Connecticut Employment Law Blog Insight on Labor & Employment Developments for Connecticut Businesses

DOL Issues Fact Sheet on Furloughs Providing Needed Guidance to Employers Facing Tough Times

Posted in Human Resources (HR) Compliance, Laws and Regulations, Wage & Hour

Last month, I discussed the topic of furloughs, which have become an attractive option to employers in lieu of layoffs.

Recently, the United States Department of Labor issued a "fact sheet" that provided additional guidance for employers to some frequently asked questions on the topic. 

As the Employer Law Report said,  "While the fact sheet contains no new law or interpretation, in these economic times, it is extremely helpful for employers to have the DOL’s prior guidance on these issues consolidated in one sheet."

Among the questions that the guidance seeks to address:

  • If an employer is having trouble meeting payroll, do they need to pay non-exempt employees on the regular payday? (Yes)
     
  • Is it legal for an employer to reduce the wages or Photo Courtesy Library of Congress circa 1943number of hours of an hourly employee? (Yes, if minimum wage and overtime laws are followed)
     
  • Does an employer need to pay an hourly employee for a full day of work if he or she was scheduled for a full day but only worked a partial day due to lack of work? (No)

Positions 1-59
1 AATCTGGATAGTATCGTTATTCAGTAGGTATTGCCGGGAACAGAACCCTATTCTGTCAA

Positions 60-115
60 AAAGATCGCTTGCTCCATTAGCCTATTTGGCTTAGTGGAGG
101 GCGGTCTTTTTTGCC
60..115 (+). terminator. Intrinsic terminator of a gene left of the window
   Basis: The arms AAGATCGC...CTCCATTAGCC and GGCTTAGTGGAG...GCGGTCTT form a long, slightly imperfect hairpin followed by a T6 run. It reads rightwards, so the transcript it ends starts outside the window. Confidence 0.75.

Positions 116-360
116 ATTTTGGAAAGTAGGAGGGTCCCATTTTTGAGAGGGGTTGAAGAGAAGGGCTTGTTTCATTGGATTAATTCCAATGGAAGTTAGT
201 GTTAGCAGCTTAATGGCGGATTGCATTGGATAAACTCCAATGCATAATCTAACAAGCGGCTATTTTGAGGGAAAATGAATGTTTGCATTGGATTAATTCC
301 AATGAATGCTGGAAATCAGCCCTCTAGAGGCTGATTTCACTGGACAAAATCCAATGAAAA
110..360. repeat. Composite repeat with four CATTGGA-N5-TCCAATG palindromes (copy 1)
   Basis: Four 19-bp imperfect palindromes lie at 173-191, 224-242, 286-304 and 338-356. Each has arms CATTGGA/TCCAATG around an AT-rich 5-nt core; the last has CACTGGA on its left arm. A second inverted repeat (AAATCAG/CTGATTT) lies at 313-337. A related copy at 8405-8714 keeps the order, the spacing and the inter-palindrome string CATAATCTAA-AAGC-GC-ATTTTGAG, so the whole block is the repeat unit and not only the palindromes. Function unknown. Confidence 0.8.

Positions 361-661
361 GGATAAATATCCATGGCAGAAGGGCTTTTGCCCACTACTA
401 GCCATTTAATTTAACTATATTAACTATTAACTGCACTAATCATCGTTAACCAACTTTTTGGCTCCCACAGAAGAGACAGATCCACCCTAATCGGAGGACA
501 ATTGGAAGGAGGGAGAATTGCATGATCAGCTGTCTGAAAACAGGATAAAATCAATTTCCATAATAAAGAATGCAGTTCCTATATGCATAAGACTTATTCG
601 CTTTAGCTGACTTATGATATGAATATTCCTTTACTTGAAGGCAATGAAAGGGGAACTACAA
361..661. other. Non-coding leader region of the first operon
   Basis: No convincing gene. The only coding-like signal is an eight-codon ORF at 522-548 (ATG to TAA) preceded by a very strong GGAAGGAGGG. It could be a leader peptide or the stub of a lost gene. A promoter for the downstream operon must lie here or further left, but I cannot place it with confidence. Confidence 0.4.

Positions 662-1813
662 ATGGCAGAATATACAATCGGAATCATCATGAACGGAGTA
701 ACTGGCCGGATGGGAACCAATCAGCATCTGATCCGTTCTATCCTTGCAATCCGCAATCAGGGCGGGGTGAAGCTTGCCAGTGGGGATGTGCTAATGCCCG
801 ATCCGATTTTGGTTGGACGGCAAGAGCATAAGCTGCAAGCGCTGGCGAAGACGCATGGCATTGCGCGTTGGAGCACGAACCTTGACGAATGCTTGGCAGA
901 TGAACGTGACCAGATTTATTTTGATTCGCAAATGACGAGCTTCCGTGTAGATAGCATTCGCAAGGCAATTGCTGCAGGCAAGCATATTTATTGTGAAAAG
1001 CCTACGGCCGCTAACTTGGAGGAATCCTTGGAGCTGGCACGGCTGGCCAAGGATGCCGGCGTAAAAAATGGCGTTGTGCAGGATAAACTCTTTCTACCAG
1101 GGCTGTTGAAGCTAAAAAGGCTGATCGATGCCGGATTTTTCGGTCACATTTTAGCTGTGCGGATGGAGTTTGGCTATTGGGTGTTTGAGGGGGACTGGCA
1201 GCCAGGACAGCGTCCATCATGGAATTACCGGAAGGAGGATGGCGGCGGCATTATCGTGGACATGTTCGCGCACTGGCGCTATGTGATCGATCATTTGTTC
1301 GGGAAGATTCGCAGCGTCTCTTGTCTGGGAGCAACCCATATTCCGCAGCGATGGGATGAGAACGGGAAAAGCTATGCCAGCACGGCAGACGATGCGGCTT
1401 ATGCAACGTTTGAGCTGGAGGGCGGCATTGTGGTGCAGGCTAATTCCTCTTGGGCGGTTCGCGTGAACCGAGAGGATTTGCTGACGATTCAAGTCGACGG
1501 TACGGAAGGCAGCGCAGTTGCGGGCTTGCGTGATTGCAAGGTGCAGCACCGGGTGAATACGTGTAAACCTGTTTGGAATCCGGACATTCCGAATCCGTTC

• In general, can an employer reduce an otherwise exempt employee’s salary due to a slowdown in business? (Not for back work, though an employer and prospectively reduce future compensation so long as other tests are met.) 
     
  • Can an employer reduce the leave of a salaried exempt employee? (Yes, though in Connecticut, consider whether such leave is akin to accrued vacation.) 
     
  • Can a salaried exempt employee volunteer to take time off due to lack of work? (Yes, which allows an employer to deduct for a full day absence, but the voluntary nature of this will be challenged greatly.)  

Employers in Connecticut should continue to be aware that state labor laws may apply as well. (There are other options for companies facing difficult economic times, as well, such as the shared work program.) But the newest guidance provided by the U.S. Department of Labor will be a good start for employers having to deal with this thorny issue.